However, late or even post-mortem rediscovery cannot be automatically relied upon. It is always possible to get revenge like the one that John Williams’ Stoner had (published without much success in 1965, re-discovered at the beginning of the twenty-first century to become a global bestseller, so much so as to achieve the title of ‘perfect novel’,) but this does not mean that all the books that have been forcibly not published or possibly mistreated are actually misunderstood masterpieces. In an even broader sense, failure to publish is not in itself a sufficient sign of failure, nor is the infamous blank page syndrome. On the contrary, it is not uncommon for a work to be endangered not by a shortage but by the excessive exuberance of the material that accumulates. This happened to Wonder Boys, the 1995 novel thanks to which Michael Chabon managed to overcome the trauma he had suffered due to the refusal of Fountain City, a book of over 1,500 pages he had worked on for a long time. The protagonist of Wonder Boys, Grady Tripp, was a writer who, in turn, was trapped in a project that had become gigantic but which the author had trouble abandoning. Impersonated by Michael Douglas in the film of the same name directed by Curtis Hanson in 2000, the character helped place the category of the beautiful loser back into the mainstream at a time when the very idea of failure was considered unacceptable.
Chabon probably did not know that Italian literature also had its own Grady Tripp. His name was Stefano D’Arrigo, and for almost 20 years, he spent his life writing an amazing book—more of an epic poem in prose than a novel—entitled Horcynus Orca. To help him complete it, the greatest publisher of the time, Arnoldo Mondadori, paid D’Arrigo a sort of salary, meant to be a generous advance on sales, hoping it would be consistent with the work’s value. Unfortunately, this was not the case: published in 1975 and supported by an unprecedented marketing campaign, the book never reached the general public. This does not mean that Mondadori was wrong. George Steiner was convinced that Horcynus Orca was extraordinary, even more complex and irreplaceable than James Joyce’s Ulysses. It is no coincidence, probably, that D’Arrigo’s mammoth novel can be considered as a Mediterranean re-write of Moby-Dick: Like a mad rush towards disaster, “inside more inside, where the sea is sea.”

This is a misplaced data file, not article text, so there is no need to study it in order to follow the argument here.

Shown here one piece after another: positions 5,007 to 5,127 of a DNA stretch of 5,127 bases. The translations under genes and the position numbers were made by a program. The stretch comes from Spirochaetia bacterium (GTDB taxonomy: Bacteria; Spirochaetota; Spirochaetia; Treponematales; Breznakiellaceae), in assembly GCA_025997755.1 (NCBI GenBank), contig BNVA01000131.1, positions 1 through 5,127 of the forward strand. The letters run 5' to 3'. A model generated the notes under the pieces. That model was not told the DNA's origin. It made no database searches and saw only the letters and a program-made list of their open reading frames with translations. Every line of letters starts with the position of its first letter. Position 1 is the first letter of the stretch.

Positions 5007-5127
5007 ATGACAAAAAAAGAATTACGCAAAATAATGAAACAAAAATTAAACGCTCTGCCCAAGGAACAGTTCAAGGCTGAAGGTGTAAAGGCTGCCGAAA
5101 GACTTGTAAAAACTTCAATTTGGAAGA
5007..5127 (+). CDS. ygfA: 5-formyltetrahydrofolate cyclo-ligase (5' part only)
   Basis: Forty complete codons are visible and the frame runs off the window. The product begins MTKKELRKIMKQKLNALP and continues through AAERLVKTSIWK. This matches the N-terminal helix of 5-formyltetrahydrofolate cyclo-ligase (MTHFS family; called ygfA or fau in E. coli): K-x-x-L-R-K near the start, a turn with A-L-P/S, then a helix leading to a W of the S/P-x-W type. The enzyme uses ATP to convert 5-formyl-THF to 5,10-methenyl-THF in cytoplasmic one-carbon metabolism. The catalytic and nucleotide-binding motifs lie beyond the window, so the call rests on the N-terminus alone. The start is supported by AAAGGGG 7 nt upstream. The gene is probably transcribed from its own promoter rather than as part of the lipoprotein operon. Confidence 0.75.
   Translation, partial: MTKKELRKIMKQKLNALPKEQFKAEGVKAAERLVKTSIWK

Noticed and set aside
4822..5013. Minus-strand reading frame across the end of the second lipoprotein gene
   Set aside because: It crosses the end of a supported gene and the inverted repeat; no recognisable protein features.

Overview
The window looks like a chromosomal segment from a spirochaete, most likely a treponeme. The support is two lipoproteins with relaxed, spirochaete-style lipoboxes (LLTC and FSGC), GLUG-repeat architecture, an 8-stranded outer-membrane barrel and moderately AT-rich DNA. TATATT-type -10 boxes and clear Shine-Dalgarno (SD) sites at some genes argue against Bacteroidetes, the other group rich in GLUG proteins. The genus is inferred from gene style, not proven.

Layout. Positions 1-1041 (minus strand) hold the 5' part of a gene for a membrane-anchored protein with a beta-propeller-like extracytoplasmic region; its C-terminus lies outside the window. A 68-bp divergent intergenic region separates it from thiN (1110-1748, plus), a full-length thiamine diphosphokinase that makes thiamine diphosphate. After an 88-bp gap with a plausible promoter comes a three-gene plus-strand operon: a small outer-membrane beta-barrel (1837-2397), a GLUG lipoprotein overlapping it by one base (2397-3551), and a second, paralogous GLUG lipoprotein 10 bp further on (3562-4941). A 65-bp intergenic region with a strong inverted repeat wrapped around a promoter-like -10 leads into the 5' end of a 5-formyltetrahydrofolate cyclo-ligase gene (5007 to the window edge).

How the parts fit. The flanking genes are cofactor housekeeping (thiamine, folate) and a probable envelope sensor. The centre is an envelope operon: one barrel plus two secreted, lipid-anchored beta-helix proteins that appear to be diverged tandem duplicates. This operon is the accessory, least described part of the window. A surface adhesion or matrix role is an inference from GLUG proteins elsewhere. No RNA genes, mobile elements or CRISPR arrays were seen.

D’Arrigo, just like Melville, did not give in to defeat. In 1986 he published a much shorter novel, Cima delle nobildonne, a meditation on the placenta: the origin and the unknowable. He did not act, in short, like Franz Kafka or the Latin poet Virgil, who, at their deaths, tried to order the destruction of their unpublished works. Neither of them got their way, although for very different reasons. Max Brod, the friend to whom Kafka had entrusted his manuscripts, refused to burn the marvelous unfinished manuscripts of The Trial, America, and The Castle. He got them published, handed them over to us as grateful readers, and in the unfinished works we can see one of the main reasons for Kafka’s greatness. We do not know how the stories of Josef K., Karl Rossmann, and land surveyor K. end, and that is why these stories never cease to fascinate us. Above all, they never cease to be open to interpretation, which is the real wealth created by failure (success is in itself unquestionable and on its own level; only failure can be continuously questioned and re-examined).
As for Virgil, tradition has it that he was not pleased with his Aeneid. Not of its general structure, which performs all too well the task of glorifying the origins of the gens Iulia, the legitimate descendant of a power that had been handed down from the rubble of Troy to Emperor Augustus. On that front—on the front of the perfect match between expectations and result—Virgil was sure that he had not failed. But there were still some incomplete verses in the poem, some stumped hexameters that humiliated his pride as an artist. Therefore, according to the legend, Virgil would have wanted the manuscript to be burned. Augustus himself took action to change the course of events and proposed an agreement: if the Aeneid was delivered to him as it was, including its shortcomings, he would have granted freedom to Virgil’s slaves. By then on his deathbed, the poet accepted the barter that only the pride of an emperor could conceive. This time, the advantage for us as readers is twofold. Firstly, because we can read the Aeneid, but also because the Austrian writer Hermann Broch composed his most important novel, The Death of Virgil, based on this story. A beautiful and crazy book, as invariably beauty is a bit crazy. Reading it, one is convinced that for a writer, the only way to fail lies in the prudence that distracts him from himself, in the mortifying wisdom that prevents him from daring to do what is impossible. “Best worse no further,” Beckett would say, “Nohow less. Nohow worse. Nohow naught. Nohow on. Said no-how on.”